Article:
A sense of history at Antrim

What's new at Antrim 1844? Not much, really.

If it wasn't your thing then, it still won't be now. But If you enjoyed coming up to Taneytown for your 30th anniversary dinner at the Smokehouse Restaurant, you won't regret the drive up to northwest Carroll County for your 40th. For one thing, the fixed price for six-course meal is $68.50, which is only $8 more than it was in 2002.

The dining rooms, set on a lower level of the 1844 mansion, are as you remember them, formally set with pretty china and glassware, but cool and comfortable. As ever, the service is on point but not haughty, and the Antrim wine list, both in depth and variety, is still first-rate.

Michael Gettier, the popular Baltimore chef who arrived at the Antrim in 2001, is still signing his name to the menu — literally. Diners are given a menu signed by Gettier as a keepsake of their special evening.

Your entrance will be greeted, just as you remembered, with an invitation from the staff to "make yourself at home." In the spring and summer, you can stroll the pretty grounds, but in the late fall and winter, you'll gather for "cocktail hour" in the inn's formally decorated parlors with other guests, couples and families celebrating their own special occasions.

There are fireplaces and a pianist to distract you from thinking too hard about trying not to knock anything over while you're waiting to be called to your table.

This parlor scene goes on for about 45 minutes past your reservation time, which makes it feel more like a first act than a prelude. I'm not sure you could skip it even if you wanted to.

Waiters will be around to serve cocktails. These are added to your bill, even when they bring you scotch when you asked for rye. They come around with hors d'oeuvres, too, which are complimentary. There were several passes of a tasty artichoke tartlet and one pass of a fig and prosciutto stack that we wish had come back.

The hors d'oeuvre we were offered first and most often, though, was pigs-in-the-blanket. They were announced as Coney Island dogs, but they were plain old pigs-in-the-blanket. They were not, in case you're wondering, "house-cured bison in phyllo dough with stone-ground mustard." They were those hot dogs in pastry that you're happy to see at a wedding.

The menu's six-course format has remained consistent. Diners choose from five or so appetizers and entrees. The other courses are all predetermined. In other words, you take them or leave them.

We wanted to leave most of them. The opening amuse bouche of venison bologna and honey mustard was neither amusing nor a thing you could eat in one bite. A salad jolie consisting of lettuce, grape tomatoes, papadam crackers, and jaggedly cut cubes of smoked salmon verged on an insult. The iced intermezzo tasted like cranberry cocktail. The panache of chef's desserts, an arrangement of swan-shaped cream puff with balls and foam, came across as wedding food.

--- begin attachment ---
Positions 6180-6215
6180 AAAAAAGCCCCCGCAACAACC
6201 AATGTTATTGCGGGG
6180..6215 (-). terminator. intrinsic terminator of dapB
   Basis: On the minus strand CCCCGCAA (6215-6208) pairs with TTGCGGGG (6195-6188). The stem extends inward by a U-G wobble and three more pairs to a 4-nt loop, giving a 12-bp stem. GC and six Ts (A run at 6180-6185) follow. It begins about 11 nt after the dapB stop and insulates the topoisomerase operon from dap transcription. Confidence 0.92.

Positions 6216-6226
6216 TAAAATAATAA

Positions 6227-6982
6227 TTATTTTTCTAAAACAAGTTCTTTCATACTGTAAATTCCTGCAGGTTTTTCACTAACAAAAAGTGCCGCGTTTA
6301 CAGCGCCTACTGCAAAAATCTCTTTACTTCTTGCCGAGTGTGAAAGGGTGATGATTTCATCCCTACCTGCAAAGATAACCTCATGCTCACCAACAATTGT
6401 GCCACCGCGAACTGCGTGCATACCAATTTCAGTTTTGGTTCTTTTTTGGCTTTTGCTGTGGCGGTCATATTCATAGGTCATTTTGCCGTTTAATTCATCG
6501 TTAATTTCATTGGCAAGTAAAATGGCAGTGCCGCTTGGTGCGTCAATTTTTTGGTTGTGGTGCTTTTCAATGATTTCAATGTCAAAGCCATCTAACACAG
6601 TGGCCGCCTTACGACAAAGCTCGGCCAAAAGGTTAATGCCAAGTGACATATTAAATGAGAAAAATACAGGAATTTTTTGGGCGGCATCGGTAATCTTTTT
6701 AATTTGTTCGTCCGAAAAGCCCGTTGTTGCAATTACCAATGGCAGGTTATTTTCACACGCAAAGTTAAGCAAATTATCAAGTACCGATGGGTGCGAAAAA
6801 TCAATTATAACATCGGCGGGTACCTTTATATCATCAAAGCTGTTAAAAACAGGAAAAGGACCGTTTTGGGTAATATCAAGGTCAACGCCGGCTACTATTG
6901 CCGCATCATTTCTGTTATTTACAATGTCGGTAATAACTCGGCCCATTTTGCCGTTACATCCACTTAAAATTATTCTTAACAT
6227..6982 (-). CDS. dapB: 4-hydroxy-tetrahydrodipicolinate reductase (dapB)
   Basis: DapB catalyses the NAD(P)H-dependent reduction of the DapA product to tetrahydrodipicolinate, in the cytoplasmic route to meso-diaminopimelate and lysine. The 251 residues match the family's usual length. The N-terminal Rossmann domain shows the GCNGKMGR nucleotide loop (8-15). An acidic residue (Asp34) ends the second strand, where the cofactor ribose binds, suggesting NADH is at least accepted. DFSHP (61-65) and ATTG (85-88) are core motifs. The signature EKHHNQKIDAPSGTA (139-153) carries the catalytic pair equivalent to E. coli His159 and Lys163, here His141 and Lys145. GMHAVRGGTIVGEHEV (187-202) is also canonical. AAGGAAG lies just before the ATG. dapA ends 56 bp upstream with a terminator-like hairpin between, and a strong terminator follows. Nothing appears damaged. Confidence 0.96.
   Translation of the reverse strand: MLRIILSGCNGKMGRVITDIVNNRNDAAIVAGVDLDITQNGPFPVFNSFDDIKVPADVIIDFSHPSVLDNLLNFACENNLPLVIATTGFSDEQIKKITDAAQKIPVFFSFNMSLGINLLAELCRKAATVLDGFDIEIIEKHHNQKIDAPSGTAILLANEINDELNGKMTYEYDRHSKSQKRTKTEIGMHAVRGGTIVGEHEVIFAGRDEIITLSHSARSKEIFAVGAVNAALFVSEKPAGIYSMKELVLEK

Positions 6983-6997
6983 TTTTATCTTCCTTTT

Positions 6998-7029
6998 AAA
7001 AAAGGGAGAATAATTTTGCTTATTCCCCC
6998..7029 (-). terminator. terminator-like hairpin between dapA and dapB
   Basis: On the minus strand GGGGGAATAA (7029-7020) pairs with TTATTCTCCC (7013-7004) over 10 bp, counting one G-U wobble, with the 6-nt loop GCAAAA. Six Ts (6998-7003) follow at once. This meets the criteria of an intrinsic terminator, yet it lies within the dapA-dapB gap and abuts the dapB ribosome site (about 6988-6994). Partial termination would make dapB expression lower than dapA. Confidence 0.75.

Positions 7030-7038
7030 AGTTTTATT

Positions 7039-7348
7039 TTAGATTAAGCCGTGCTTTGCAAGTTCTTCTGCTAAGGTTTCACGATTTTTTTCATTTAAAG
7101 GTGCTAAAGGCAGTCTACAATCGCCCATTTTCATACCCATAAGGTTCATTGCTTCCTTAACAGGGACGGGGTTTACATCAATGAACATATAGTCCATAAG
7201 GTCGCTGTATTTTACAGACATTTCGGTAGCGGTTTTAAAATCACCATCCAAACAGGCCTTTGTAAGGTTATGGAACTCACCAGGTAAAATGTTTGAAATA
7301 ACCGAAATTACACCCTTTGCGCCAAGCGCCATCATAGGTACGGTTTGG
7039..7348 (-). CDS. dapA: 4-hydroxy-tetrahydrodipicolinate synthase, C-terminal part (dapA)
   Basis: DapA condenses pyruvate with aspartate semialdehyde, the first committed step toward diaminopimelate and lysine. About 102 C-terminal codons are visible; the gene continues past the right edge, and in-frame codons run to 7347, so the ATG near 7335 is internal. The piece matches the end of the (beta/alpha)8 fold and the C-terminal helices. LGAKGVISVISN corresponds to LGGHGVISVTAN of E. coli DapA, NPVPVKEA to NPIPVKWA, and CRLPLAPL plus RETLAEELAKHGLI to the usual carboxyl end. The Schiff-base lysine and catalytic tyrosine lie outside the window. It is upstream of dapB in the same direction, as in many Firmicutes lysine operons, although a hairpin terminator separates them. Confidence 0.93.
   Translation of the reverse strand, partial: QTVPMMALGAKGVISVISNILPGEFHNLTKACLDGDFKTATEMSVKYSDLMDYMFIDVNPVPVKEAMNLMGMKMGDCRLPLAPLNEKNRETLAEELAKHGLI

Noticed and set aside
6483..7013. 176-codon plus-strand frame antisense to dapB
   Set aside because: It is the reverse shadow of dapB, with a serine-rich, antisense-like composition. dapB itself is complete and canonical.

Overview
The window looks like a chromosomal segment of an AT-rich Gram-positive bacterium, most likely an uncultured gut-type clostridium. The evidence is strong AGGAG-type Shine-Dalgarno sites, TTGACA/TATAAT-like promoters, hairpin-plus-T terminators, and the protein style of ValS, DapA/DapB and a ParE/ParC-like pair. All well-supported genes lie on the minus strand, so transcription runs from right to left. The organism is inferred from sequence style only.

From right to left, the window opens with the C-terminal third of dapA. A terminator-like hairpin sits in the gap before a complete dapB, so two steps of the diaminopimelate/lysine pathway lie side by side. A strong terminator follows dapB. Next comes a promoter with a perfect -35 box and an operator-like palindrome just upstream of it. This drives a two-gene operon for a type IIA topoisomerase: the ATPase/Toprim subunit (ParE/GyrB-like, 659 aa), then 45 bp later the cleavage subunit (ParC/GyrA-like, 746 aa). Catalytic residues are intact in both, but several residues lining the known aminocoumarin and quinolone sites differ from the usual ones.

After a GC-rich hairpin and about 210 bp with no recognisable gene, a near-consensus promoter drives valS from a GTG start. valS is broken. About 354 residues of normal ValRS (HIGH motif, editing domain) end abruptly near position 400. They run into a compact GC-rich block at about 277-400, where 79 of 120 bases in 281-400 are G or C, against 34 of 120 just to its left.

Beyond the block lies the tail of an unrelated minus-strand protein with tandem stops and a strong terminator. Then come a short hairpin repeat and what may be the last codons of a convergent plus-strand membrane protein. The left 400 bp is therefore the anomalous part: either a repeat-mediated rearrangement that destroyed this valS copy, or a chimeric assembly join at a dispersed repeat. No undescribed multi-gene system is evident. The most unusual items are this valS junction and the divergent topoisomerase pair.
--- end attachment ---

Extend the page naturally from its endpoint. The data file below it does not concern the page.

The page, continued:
With four of the courses laying eggs, the appetizer and the entree have to work extra hard. The closest anything came was an entree of pan-seared, marinated lamb rib chops. Served with a white-wine demi-glace, the two chops were beautifully browned, perfectly cooked and handsomely presented over bacon- and sausage-braised cabbage.

There were other good moments. With the appetizers, I liked the grilled halloumi and roasted pineapple mustard on the fruit and cheese plate. The oysters in the crispy fried oyster appetizer were plump and pleasantly briny under a golden crust. They were presented oddly, though, on a piece of toasted bread that you could neither easily slice through nor pick up without getting sauce on your fingers.

Predominating the meal were things that were OK but not special. These included a grilled chicken corn chowder that offered little beyond its superficial flavors, as well as a pan-seared black Angus filet mignon, served with duchesse potatoes. Sliced and served with both a red wine demi-glace and a Bearnaise sauce, the steak was underseasoned and overcooked.

But there's still considerable pleasure to be derived from an Antrim evening, especially if you approach it not so much as a dinner as the performance of a dinner, in which you're both the audience and a willing participant.


Antrim's 1844 Smokehouse Restaurant

Rating: **

Where: 30 Trevanion Road, Taneytown

Contact: 800-858-1844, antrim1844.com

Open: Open daily for dinner

Prices: $68.50 per person

Food: What was once called gourmet fare, with French influences.

Service: Informed and professional

Best dishes: Lamb chops with braised cabbage, grilled chicken and corn chowder

Children: Young children will squirm waiting through the many courses.

Parking: Ample parking on the inn's property.

Noise level: Comfortable

[Key: Superlative: *****; Excellent: ****; Very Good: ***; Good:**; Promising: *]

Nearby reivews: Dish Baltimore - Carroll County

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